Thursday, February 23, 2012

Button lore (part 2 of button holes for hand knitters series)

This is the second post in a TECHknitting series on buttonholes in hand knitting.  The first post covered lore and tradition about buttonholes, plus some nifty tricks. Today, some background information about the buttons themselves, as well as how to sew them on.

Buttons, shanked and unshanked
It is evident that a buttonhole must be large enough to allow the button through without straining, yet not so large that the button pops loose when you breathe. Less evident, perhaps, is the relationship between the thickness of the band and the height of the button shank.

Buttons come in two kinds: shanked and unshanked.   Shanked buttons are the kind with a little stem on the button back.  Unshanked buttons feature sewing holes which go right through them.  When using an unshanked button on hand-knit, it is wise to create a thread shank as the button is sewn on. Matching shank height to band thickness helps prevent puckering and undue wear from a too-short shank, or drooping from a too-long shank.



Thread shanks
To make a thread shank on an unshanked button, insert a spacer (traditionally a matchstick or a toothpick) between the button and the button band, before sewing down the button. Go to this post for a nifty new trick for holding the spacer in place as you sew.

Continue sewing the button. When the sewing is complete, remove the spacer. As the last step before knotting off the thread, bring the threaded needle up between the buttonband and the button, then reinforce the shank you've made by winding several times around the sewing threads. Whether you create the shank from thread or whether the button comes shanked, match the shank height to the thickness of the buttonhole band: a button shanked high enough for a heavy woolen sweater-coat will droop and wobble if buttoned through a thin summer sweater.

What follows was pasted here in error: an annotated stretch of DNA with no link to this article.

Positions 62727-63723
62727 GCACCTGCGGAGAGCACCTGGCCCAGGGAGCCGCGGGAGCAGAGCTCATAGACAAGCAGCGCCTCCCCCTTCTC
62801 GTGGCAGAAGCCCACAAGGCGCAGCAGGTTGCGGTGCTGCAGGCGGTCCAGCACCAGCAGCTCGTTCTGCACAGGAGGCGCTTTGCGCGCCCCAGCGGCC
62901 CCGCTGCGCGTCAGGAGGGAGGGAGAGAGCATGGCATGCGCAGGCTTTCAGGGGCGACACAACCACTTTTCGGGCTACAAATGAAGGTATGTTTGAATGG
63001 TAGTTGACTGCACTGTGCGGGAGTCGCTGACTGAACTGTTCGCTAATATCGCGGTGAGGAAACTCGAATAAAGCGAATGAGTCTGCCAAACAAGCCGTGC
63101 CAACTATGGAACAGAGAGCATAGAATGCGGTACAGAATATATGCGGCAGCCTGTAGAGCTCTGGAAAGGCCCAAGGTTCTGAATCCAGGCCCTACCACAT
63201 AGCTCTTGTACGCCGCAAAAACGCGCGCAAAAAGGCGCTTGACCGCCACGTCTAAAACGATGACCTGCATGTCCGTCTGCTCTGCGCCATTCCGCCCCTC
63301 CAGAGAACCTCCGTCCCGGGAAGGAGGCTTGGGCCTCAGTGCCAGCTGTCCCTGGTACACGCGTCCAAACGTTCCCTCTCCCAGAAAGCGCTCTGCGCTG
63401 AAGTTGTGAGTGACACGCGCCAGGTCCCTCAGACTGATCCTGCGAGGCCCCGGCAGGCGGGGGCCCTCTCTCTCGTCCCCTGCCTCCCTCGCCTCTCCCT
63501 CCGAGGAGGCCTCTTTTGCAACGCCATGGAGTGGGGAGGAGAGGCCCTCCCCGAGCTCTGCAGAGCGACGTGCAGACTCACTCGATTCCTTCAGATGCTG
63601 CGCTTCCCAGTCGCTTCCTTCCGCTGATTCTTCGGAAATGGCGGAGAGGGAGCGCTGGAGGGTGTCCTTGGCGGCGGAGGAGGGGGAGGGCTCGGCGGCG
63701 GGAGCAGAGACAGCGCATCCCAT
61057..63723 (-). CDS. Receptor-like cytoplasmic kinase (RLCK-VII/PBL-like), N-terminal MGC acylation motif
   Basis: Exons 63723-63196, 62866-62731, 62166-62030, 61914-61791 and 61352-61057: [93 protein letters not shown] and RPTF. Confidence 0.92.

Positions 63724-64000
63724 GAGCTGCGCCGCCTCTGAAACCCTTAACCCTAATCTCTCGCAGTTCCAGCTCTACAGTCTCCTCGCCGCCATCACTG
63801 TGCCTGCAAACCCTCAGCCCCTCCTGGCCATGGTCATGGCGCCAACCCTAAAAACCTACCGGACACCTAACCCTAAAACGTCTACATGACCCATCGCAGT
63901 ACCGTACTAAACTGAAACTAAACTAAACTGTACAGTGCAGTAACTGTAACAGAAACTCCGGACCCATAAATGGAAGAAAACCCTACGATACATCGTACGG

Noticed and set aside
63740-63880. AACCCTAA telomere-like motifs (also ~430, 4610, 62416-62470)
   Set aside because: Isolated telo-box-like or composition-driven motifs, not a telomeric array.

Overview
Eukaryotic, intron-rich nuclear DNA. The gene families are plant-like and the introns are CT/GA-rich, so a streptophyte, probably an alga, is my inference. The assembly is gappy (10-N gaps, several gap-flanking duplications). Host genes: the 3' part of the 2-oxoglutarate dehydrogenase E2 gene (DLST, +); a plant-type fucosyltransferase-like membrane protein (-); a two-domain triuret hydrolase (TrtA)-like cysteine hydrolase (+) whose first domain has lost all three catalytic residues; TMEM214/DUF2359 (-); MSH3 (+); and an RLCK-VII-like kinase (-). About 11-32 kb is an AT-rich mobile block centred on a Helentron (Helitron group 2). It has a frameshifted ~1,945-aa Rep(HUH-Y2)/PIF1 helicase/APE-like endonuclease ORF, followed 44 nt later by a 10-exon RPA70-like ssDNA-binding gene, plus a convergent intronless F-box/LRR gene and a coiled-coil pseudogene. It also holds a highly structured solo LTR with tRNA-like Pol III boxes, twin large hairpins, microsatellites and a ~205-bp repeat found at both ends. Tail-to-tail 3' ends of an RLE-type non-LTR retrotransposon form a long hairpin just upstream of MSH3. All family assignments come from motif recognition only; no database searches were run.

Anchor buttons
For a heavy button which wants to droop regardless, consider an anchor button on the inside of the buttonband.  An anchor button distributes the weight of a heavy button, and help keep it upright.  Conversely, anchor buttons also work well on thin or delicate fabrics: they distribute the weight of the main button, take the strain and prevent ripping at the attachment-point.

Both the main button and the anchor button are sewn at the same time, using the same thread and needle. The main button is shanked-- either by being a shanked button in the first place, or by sewing it on with a thread shank.  By contrast, the anchor button is sewn on flat because it is non-functional (it does not go through a buttonhole).



* * *
The next post in this series will be about how to make"sheepseye" buttonholes, which some folks call "yarn over buttonholes."  We'll look at the traditional method, plus a nifty trick to skip the yarn over, which tightens them up and makes them prettier.

Until then, good knitting!

--TK